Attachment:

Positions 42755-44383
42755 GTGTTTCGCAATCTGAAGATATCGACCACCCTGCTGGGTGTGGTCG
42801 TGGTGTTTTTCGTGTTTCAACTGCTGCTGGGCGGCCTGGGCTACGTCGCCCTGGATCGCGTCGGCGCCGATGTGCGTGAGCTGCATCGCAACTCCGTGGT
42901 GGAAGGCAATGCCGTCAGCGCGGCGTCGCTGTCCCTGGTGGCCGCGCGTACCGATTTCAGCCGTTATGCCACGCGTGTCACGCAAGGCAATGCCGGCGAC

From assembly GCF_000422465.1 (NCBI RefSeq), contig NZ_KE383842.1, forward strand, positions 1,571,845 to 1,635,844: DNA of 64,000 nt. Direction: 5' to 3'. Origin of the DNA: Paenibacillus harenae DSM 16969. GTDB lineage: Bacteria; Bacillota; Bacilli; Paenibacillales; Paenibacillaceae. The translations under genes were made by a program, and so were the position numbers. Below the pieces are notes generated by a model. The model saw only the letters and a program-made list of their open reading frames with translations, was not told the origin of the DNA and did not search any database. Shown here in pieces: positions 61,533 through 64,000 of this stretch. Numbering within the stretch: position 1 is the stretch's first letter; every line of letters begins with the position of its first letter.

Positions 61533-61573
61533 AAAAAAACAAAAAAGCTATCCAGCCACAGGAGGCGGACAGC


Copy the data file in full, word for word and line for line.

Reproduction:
Positions 42755-44383
42755 GTGTTTCGCAATCTGAAGATATCGACCACCCTGCTGGGTGTGGTCG
42801 TGGTGTTTTTCGTGTTTCAACTGCTGCTGGGCGGCCTGGGCTACGTCGCCCTGGATCGCGTCGGCGCCGATGTGCGTGAGCTGCATCGCAACTCCGTGGT
42901 GGAAGGCAATGCCGTCAGCGCGGCGTCGCTGTCCCTGGTGGCCGCGCGTACCGATTTCAGCCGTTATGCCACGCGTGTCACGCAAGGCAATGCCGGCGAC

From assembly GCF_000422465.1 (NCBI RefSeq), contig NZ_KE383842.1, forward strand, positions 1,571,845 to 1,635,844: DNA of 64,000 nt. Direction: 5' to 3'. Origin of the DNA: Paenibacillus harenae DSM 16969. GTDB lineage: Bacteria; Bacillota; Bacilli; Paenibacillales; Paenibacillaceae. The translations under genes were made by a program, and so were the position numbers. Below the pieces are notes generated by a model. The model saw only the letters and a program-made list of their open reading frames with translations, was not told the origin of the DNA and did not search any database. Shown here in pieces: positions 61,533 through 64,000 of this stretch. Numbering within the stretch: position 1 is the stretch's first letter; every line of letters begins with the position of its first letter.

Positions 61533-61573
61533 AAAAAAACAAAAAAGCTATCCAGCCACAGGAGGCGGACAGC